Then we hit the climb. The Rock Pile, as it is affectionately known by the cycling community, is an old friend that I missed last year. The Rock Pile can be cantankerous sometimes, and both cycling races were cancelled due to extreme weather in 2007. I was going to take what I could get today, even if it were a teasing morsel to the 2.5 mile mark. The race really busted up as the climb ensued, and I started passing a lot of guys and gals. I might have lost a minute or more on the rolling 4km, but that pales in comparison to how much time I was going to put on those I passed going up the Rock Pile. I never got passed by anyone in this race, but that doesn't mean much when you start near the back.

Dave approaching finishThis was a "C" race for me. I just wanted to enjoy it and get a premium cardio workout out of it. I didn't taper much, riding 3.3hrs in the two days prior. I had to haul my own descent layers up too, as we got there to late to send them up ahead of time. And I carried a camera up. As everyone hunkered down for the grind up, I went into my climbing mode. I quickly found a groove and stayed with it, passing skiers right up to the finish line. There's something about a deep burn in the chest that is so addictive. I managed to put good distance on several skiers that put good distance on me last weekend at Rangeley. The difference today was mostly due to the fast, crusty conditions. I can be reckless with my technique, utilizing core cycling strength, and bully my way up this beast. I crossed the line in 45:05 minutes. This is the "sweet spot" for me as a hillclimb/time-trial cycling specialist.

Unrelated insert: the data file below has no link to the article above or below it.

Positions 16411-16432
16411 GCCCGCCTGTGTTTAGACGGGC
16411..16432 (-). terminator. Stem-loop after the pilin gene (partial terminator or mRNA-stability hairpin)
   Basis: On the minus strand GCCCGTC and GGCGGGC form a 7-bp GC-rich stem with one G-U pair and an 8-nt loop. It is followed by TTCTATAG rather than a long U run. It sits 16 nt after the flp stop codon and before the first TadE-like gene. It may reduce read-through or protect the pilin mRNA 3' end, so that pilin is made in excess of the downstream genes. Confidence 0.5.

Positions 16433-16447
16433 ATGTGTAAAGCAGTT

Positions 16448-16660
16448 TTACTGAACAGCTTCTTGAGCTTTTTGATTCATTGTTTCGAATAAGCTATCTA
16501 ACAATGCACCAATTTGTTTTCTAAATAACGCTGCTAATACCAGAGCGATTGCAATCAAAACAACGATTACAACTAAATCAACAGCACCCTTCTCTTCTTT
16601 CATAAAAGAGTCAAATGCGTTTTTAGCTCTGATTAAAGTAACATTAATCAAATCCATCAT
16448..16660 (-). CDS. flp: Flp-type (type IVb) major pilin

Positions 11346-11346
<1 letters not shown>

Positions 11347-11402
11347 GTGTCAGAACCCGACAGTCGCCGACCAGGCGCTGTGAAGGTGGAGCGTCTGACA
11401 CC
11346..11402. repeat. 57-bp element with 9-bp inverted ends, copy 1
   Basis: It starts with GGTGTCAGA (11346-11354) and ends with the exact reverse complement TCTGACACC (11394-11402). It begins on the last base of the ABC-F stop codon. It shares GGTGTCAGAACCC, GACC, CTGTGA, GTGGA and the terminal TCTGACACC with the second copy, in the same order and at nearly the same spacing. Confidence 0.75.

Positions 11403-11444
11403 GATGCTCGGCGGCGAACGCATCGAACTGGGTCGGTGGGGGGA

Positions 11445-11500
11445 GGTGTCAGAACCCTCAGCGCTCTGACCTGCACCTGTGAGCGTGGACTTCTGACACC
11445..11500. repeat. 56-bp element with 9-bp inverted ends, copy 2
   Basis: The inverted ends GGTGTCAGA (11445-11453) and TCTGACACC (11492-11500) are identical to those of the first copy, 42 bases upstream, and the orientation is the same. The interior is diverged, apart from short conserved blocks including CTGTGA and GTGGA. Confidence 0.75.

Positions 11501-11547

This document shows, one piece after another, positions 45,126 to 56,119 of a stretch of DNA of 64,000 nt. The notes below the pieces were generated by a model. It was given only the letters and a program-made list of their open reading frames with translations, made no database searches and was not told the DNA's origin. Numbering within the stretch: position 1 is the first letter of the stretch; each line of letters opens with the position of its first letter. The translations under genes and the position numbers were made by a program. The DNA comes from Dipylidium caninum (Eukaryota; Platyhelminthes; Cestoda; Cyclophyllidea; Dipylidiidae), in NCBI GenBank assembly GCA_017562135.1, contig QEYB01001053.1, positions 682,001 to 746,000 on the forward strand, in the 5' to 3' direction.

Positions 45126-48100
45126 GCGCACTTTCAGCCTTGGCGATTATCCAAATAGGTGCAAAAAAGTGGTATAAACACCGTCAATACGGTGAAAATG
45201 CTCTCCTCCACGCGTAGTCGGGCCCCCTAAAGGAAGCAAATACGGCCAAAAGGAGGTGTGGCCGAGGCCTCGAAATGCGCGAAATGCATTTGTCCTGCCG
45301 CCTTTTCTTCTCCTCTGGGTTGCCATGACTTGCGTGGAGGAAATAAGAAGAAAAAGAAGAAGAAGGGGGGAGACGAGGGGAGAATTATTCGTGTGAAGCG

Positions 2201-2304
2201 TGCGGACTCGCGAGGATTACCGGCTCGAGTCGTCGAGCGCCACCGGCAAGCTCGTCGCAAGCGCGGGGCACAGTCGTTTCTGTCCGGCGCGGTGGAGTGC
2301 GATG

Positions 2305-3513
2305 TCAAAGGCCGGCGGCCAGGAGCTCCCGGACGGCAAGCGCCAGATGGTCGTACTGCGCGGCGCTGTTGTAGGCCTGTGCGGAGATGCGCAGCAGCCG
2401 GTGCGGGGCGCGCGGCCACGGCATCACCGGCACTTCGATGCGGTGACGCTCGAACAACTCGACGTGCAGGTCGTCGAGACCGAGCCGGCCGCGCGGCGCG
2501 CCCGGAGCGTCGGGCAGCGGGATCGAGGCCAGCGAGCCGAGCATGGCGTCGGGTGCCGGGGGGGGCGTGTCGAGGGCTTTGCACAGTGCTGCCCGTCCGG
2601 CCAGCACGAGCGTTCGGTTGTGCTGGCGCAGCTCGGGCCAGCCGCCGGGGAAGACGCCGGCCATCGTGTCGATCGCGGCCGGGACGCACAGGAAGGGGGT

Beginning descent, snow blowing upslopeIt was bitterly cold at the finish, around 3100ft elevation, although I didn't notice it right away. At times, the wind would come up and conditions would nearly white out. The trees were pretty short and scrubby here, but still provided some shelter. Now that the easy part was over, the hard part was next. Yes, the race up was way easier than the frozen icecube surface we had to snowplow or try to carve back down. I saw many skiers taking headers. I took one. This destroyed my quads and hips more than the race, plus it was nerve wracking.